Common Sense

Common Sense

Sophia Rosenfeld
Copyright Date: 2011
Published by: Harvard University Press
https://www.jstor.org/stable/j.ctt2jbr53
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  • Book Info
    Common Sense
    Book Description:

    Common Sense reveals a political ideal so fundamental to American politics that we are unaware of its power and its myriad uses. Sophia Rosenfeld shows how common sense—the wisdom of ordinary people, self-evident truths—has been used to justify all political extremes, with a history that is anything but commonsensical.

    eISBN: 978-0-674-06128-6
    Subjects: History, Political Science

Table of Contents

  1. Front Matter
    (pp. [i]-[iv])
  2. Table of Contents
    (pp. [v]-[viii])
  3. Introduction
    (pp. 1-16)

    Hot things can burn you. Two plus two make four. Seeing is believing. Blue is different from black. A leopard cannot change its spots. If I am writing these words, I exist.

    There are many reasons not to write a book about common sense, especially if you happen to be a historian. For one, common sense is, by definition, ahistorical terrain. In modern parlance, we sometimes use common sense to mean the basic human faculty that lets us make elemental judgments about everyday matters based on everyday, real-world experience (e.g., If you used your common sense, you would know the...

  4. CHAPTER 1 The Ghost of Common Sense London, 1688–1739
    (pp. 17-55)

    Our story begins with a disappearance of sorts. In 1736, in a popular farce entitled Pasquin, the great English playwright Henry Fielding announced the untimely end of one Queen Common Sense, the erstwhile ruler of the world. Her murder, as Fielding explained it, was the product of a conspiracy that went to the very heart of modern life: she had been done in by the combined forces of religion, medicine, and law. But in Fielding’s telling, this disappearance came with a twist. For common sense promised to haunt the future. In her new, apparitional form, she would—like many of...

  5. CHAPTER 2 Everyman’s Perception of the World Aberdeen, 1758–1770
    (pp. 56-89)

    A mere thirty-four years after Henry Fielding insisted that Queen Common Sense was already dead, an obscure Scottish university professor and former schoolteacher named James Beattie took on a job few would want. He set out from a remote corner of Scotland not simply to revive her sphere of influence but also to establish a list of the basic principles to which all must subscribe without giving them another thought. What were these principles? From the vantage point of twenty-first-century philosophy, the list is rather a hodgepodge: I exist. I am the same being today that I was yesterday—or...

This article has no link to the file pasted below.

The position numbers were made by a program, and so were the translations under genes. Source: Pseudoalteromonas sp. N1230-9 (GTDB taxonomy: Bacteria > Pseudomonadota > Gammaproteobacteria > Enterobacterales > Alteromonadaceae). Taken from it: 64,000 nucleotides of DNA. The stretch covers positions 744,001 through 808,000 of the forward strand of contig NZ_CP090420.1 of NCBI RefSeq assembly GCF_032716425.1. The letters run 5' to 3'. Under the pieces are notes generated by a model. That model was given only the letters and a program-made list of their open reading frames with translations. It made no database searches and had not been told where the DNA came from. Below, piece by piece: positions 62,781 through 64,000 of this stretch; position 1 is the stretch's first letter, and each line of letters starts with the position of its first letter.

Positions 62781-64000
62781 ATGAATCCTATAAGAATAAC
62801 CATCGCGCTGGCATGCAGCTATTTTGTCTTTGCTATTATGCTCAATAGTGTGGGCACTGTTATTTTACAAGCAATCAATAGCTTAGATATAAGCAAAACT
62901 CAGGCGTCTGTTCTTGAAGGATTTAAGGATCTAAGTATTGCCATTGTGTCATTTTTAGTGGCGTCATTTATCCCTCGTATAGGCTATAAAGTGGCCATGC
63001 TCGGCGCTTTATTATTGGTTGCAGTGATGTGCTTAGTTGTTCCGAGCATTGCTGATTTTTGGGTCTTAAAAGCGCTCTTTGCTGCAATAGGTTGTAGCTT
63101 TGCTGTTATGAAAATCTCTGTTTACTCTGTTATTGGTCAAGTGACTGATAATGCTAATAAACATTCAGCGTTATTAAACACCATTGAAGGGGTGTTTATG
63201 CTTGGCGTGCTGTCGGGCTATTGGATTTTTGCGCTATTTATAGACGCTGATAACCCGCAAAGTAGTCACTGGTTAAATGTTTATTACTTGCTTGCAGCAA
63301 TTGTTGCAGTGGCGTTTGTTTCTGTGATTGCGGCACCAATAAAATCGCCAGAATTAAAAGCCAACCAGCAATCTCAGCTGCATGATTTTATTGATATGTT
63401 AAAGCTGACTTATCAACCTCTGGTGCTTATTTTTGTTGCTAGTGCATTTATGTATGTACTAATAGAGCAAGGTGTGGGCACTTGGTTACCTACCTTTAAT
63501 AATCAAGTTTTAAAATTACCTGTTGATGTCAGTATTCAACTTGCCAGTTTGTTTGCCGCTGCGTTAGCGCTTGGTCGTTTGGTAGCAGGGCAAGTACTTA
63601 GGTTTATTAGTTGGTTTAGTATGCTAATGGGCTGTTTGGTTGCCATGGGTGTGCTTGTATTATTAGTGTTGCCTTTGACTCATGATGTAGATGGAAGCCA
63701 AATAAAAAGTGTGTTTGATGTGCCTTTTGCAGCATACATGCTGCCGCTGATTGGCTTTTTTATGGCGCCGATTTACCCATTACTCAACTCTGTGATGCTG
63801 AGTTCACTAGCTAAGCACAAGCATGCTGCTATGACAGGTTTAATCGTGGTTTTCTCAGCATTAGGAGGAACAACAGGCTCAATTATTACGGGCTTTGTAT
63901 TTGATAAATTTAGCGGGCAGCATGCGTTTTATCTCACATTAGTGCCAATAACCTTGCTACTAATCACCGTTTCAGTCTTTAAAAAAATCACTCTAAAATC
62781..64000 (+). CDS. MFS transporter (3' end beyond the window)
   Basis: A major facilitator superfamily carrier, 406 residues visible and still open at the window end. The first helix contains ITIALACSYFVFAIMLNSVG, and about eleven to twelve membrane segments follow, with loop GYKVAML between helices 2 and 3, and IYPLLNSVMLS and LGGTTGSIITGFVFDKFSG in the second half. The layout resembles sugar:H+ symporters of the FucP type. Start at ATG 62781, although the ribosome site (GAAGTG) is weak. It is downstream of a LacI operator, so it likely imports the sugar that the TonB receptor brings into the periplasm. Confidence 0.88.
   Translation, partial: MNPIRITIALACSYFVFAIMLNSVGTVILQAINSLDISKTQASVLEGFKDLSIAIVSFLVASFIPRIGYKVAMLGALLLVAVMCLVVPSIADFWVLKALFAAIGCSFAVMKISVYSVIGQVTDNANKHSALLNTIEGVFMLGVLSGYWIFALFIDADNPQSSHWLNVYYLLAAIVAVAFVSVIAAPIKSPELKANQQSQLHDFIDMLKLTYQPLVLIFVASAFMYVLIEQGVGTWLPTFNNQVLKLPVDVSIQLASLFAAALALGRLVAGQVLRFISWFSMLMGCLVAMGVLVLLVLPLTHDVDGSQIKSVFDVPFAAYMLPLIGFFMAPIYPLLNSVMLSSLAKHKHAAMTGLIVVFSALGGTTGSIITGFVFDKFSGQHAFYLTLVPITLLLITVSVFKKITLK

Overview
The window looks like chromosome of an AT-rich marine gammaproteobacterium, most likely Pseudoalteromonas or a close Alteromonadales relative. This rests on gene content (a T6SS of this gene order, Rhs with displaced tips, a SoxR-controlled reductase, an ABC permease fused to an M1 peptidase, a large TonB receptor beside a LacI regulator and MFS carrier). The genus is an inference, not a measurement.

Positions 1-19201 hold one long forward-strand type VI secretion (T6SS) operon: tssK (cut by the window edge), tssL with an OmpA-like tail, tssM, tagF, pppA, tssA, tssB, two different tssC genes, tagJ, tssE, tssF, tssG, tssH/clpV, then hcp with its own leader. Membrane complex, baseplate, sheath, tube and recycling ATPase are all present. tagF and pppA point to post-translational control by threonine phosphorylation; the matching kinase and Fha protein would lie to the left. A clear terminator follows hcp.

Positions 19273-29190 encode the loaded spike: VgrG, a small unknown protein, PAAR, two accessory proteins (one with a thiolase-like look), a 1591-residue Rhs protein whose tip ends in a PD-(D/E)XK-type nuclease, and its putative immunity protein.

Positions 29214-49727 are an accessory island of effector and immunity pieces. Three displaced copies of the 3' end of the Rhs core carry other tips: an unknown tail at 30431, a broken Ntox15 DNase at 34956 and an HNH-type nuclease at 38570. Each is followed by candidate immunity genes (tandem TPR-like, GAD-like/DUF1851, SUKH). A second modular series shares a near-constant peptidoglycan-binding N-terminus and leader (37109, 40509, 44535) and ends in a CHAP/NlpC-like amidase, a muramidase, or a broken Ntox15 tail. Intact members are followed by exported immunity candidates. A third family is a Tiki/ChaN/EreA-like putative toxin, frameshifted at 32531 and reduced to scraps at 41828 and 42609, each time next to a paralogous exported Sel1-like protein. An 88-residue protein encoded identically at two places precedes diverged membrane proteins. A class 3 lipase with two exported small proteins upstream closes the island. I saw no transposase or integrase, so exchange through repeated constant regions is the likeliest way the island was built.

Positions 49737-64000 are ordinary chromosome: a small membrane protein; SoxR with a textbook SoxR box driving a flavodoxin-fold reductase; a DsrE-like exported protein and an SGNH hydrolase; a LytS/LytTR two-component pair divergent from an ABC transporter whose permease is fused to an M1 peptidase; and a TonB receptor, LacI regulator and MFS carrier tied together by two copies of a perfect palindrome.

6. CHAPTER 3 The Radical Uses of Bon Sens Amsterdam, 1760–1775
    (pp. 90-135)

    In 1773, an eight-volume, multiauthor, French-language Portable Library of Good Sense (La Bibliothèque du bon sens portatif) rolled off the press under a London imprint.¹ The collection never had much commercial success. Today these volumes of “sensible” writings are extremely rare and survive in only a small handful of scholarly libraries. (The one copy in the French National Library disappeared sometime before 1914.)

    Yet everything about the title of this collection suggests that it had the makings of a popular series in its moment. In the great age of dictionaries, encyclopedias, and compilations, the term bibliothèque indicated a comprehensive library’s...

  7. CHAPTER 4 Building a Common Sense Republic Philadelphia, 1776
    (pp. 136-180)

    In 1776, in the distant colonial outpost of Philadelphia, “common sense” became a call to arms. The basic story has, over the last 235 years, become something of a historical cliché. In January of that year, nine months after the first skirmishes of the Revolutionary War, debate on the streets of the main colonial cities of North America was not yet focused on breaking free from the British. Fear, combined with residual loyalty and affection for the mother country, mostly ruled out this kind of thinking. But behind closed doors, and within radical circles such as those frequented by the...

  8. [Illustrations]
    (pp. None)
  9. CHAPTER 5 Making War on Revolutionary Reason Paris, 1790–1792
    (pp. 181-220)

    Lest we forget, however: common sense always belongs to the language of reaction, which is to say opposition. That means it can, in altered circumstances, be used equally well to push back against democratizing currents as to support them. Nowhere was this irony more evident than in the first years of the French Revolution, as the nation, and especially France’s largest city, hurtled toward the undoing of its centuries-old power structure. Surprisingly, the fate of the concept of common sense in Paris in the early 1790s was to be remade as a foundation for a political movement that hoped to...

  10. CHAPTER 6 Königsberg to New York The Fate of Common Sense in the Modern World
    (pp. 221-258)

    Just as the events of 1789 were unfolding in France, a well-known professor of logic and metaphysics at the University of Königsberg (today Kaliningrad) busied himself putting the finishing touches on his third magnum opus. That professor was Immanuel Kant. The book that appeared from a Berlin publishing house at Easter 1790 was his Critique of Judgment (Kritik der Urteilskraft). What linked this difficult philosophical tome with the distant rumblings of revolution was, in part, Kant’s effort to return the very old idea of sensus communis to the domain from which it had so egregiously escaped in recent years. Kant,...

  11. Notes
    (pp. 259-320)
  12. Acknowledgments
    (pp. 321-324)
  13. Index
    (pp. 325-337)